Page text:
2021 Candidate for Cambridge City Council
1.The City of Cambridge received $65M+ in fiscal recovery funds through the American Rescue Plan Act. Although the Treasury Department provided some guidelines, the City has significant discretion in how to use the funding. If elected, what will you do to ensure that the residents most harmed by the pandemic, and the nonprofit organizations that work to support and empower them, will be prioritized to receive these funds and be an authentic part of the decision making process?
2. The Johns Hopkins Center for Civil Society Studies recently reported that nationally nonprofits lost 1.6M jobs between March-May 2020. What policies would you advocate for to hasten the recovery of Cambridge nonprofits and increase their capacity to serve Cambridge?
3. The Anti-Aid Amendment of the Massachusetts State Constitution prohibits municipalities from directly distributing funds raised through taxation to nonprofits, with the exception of contracts for specific goods or services. This creates many challenges including but not limited to: use of cost reimbursement contracts, that can increase the administrative burden and in some cases cause cash-flow issues for organizations, limiting the amount of funds available to support individual organizations, constraining creativity in funding models, and creating an incentive for the City of Cambridge to implement its own programs rather than more significantly investing in nonprofits already running well established programs in the community. Although the City of Cambridge does not have the authority to abolish the Anti-Aid Amendment, it has some discretion in how broadly to apply it. If elected, what would you do to limit the negative impacts of the anti-aid amendment in order to maximize the resources that Cambridge nonprofits represent?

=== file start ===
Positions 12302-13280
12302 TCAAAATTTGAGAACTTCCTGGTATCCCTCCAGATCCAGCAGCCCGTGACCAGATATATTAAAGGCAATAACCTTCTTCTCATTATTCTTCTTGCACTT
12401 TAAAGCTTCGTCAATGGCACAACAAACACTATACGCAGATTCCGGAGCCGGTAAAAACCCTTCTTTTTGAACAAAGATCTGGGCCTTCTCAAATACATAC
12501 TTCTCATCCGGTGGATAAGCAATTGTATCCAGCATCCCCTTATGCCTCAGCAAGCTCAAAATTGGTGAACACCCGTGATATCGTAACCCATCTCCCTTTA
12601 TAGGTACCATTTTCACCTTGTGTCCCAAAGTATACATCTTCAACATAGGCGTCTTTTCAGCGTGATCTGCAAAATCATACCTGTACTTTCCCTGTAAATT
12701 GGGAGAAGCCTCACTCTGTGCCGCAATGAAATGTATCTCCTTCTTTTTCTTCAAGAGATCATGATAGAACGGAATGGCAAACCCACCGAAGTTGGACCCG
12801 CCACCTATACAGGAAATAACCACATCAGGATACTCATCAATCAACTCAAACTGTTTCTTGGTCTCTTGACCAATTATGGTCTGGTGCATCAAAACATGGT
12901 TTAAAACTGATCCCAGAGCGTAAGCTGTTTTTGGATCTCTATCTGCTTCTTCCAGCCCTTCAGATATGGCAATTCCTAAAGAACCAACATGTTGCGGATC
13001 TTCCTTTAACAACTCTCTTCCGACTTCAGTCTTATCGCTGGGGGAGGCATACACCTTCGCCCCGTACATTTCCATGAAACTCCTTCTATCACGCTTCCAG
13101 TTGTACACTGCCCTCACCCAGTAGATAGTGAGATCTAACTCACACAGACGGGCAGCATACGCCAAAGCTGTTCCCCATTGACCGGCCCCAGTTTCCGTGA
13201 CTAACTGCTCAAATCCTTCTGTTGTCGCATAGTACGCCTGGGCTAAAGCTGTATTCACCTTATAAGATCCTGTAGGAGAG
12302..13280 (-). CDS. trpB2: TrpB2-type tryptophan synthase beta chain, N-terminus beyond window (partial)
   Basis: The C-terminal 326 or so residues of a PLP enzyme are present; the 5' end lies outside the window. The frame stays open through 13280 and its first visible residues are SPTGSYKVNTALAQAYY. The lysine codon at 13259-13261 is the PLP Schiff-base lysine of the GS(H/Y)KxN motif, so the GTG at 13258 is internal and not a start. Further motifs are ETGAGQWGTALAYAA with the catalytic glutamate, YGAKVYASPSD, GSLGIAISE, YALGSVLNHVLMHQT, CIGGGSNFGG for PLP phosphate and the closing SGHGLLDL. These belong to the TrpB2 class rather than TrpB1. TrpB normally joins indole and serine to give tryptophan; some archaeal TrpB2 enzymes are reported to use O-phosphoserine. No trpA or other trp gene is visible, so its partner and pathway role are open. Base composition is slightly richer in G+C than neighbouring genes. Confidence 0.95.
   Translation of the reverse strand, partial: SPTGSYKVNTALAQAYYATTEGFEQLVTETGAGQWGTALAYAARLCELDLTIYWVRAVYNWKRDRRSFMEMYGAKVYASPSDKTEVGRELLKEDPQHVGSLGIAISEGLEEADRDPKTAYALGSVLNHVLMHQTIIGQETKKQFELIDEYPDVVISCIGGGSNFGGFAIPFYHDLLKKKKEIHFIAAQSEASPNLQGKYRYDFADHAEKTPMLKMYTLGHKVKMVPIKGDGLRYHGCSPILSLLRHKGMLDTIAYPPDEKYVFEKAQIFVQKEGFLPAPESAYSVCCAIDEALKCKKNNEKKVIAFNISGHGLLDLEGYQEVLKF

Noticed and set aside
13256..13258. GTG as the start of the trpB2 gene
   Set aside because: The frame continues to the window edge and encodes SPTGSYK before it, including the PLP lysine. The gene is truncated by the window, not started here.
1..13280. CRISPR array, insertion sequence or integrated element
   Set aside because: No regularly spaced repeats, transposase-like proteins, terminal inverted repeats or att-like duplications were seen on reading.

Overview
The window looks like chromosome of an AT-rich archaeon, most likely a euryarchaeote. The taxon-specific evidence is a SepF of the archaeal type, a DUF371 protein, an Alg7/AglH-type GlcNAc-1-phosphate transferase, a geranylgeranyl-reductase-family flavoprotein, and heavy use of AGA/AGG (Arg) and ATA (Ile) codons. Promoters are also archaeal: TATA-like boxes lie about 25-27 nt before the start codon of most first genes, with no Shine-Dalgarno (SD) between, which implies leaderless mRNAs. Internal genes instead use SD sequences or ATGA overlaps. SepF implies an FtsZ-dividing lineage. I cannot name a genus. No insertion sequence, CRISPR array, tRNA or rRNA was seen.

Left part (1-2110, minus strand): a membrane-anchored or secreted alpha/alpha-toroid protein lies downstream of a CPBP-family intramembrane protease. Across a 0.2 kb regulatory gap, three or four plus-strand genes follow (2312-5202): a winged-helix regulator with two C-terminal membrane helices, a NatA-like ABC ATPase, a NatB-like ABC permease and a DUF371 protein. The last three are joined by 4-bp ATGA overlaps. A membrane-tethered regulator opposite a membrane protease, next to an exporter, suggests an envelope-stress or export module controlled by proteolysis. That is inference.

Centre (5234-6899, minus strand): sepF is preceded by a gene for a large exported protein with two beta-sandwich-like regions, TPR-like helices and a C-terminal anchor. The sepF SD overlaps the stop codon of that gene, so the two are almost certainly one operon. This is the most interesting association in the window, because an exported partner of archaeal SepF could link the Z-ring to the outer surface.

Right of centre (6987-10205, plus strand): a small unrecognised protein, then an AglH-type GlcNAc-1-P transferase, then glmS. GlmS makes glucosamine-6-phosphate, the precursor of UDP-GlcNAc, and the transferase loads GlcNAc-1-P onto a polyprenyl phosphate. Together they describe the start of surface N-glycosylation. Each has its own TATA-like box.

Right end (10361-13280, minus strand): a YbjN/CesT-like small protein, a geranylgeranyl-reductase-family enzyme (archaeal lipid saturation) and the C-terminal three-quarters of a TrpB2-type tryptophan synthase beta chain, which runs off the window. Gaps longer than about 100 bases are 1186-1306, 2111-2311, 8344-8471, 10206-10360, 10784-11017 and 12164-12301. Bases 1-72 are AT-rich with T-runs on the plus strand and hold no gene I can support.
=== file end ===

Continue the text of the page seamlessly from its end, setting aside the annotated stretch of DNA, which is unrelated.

4. The recent Cambridge Community Foundation Equity and Innovation Cities report paints a stark picture of a Cambridge that has experienced both significant prosperity during the last decade, as well as deep and fast growing income inequality along racial lines. What do you believe would need to change for the City of Cambridge to become the anti-racist community it aspires to be?
5. How do you propose creating a more inclusive approach to current community engagement strategies that research has shown overwhelmingly favor the wealthy? What ideas do you have to both increase the diversity of participants on City of Cambridge boards and committees, and make those governing bodies more inclusive and welcoming to all?
6. How would you describe the role of Cambridge nonprofits in meeting the needs of Cambridge residents and advancing equity in our City? What do you believe is the ideal way for City councilors to engage with local nonprofits in service of achieving these goals?
7. Is there anything that we haven’t asked that you would like to share with the Cambridge nonprofit community?